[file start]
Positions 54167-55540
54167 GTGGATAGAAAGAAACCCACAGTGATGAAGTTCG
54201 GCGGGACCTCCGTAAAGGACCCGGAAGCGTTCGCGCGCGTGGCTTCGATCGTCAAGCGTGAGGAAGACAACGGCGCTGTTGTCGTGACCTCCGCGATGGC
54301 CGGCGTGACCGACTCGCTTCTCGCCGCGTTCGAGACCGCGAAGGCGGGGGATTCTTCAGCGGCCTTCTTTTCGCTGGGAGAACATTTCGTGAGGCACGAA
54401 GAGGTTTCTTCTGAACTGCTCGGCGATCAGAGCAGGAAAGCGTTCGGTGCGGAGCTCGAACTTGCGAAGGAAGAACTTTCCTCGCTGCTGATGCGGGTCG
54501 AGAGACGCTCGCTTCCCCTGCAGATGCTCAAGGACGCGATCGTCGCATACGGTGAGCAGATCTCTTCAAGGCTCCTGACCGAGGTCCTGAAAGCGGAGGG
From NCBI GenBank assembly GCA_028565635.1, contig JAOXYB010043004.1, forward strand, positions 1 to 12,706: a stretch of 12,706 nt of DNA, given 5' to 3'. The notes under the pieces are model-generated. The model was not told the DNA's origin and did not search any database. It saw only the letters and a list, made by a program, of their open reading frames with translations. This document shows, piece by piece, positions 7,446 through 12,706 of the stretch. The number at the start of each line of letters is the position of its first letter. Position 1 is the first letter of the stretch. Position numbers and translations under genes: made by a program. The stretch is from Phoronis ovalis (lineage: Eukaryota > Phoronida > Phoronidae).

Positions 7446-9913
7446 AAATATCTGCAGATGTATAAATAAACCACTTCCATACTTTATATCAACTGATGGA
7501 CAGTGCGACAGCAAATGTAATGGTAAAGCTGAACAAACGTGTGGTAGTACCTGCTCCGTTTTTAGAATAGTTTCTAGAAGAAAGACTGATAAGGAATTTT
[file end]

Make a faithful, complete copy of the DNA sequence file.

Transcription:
Positions 54167-55540
54167 GTGGATAGAAAGAAACCCACAGTGATGAAGTTCG
54201 GCGGGACCTCCGTAAAGGACCCGGAAGCGTTCGCGCGCGTGGCTTCGATCGTCAAGCGTGAGGAAGACAACGGCGCTGTTGTCGTGACCTCCGCGATGGC
54301 CGGCGTGACCGACTCGCTTCTCGCCGCGTTCGAGACCGCGAAGGCGGGGGATTCTTCAGCGGCCTTCTTTTCGCTGGGAGAACATTTCGTGAGGCACGAA
54401 GAGGTTTCTTCTGAACTGCTCGGCGATCAGAGCAGGAAAGCGTTCGGTGCGGAGCTCGAACTTGCGAAGGAAGAACTTTCCTCGCTGCTGATGCGGGTCG
54501 AGAGACGCTCGCTTCCCCTGCAGATGCTCAAGGACGCGATCGTCGCATACGGTGAGCAGATCTCTTCAAGGCTCCTGACCGAGGTCCTGAAAGCGGAGGG
From NCBI GenBank assembly GCA_028565635.1, contig JAOXYB010043004.1, forward strand, positions 1 to 12,706: a stretch of 12,706 nt of DNA, given 5' to 3'. The notes under the pieces are model-generated. The model was not told the DNA's origin and did not search any database. It saw only the letters and a list, made by a program, of their open reading frames with translations. This document shows, piece by piece, positions 7,446 through 12,706 of the stretch. The number at the start of each line of letters is the position of its first letter. Position 1 is the first letter of the stretch. Position numbers and translations under genes: made by a program. The stretch is from Phoronis ovalis (lineage: Eukaryota > Phoronida > Phoronidae).

Positions 7446-9913
7446 AAATATCTGCAGATGTATAAATAAACCACTTCCATACTTTATATCAACTGATGGA
7501 CAGTGCGACAGCAAATGTAATGGTAAAGCTGAACAAACGTGTGGTAGTACCTGCTCCGTTTTTAGAATAGTTTCTAGAAGAAAGACTGATAAGGAATTTT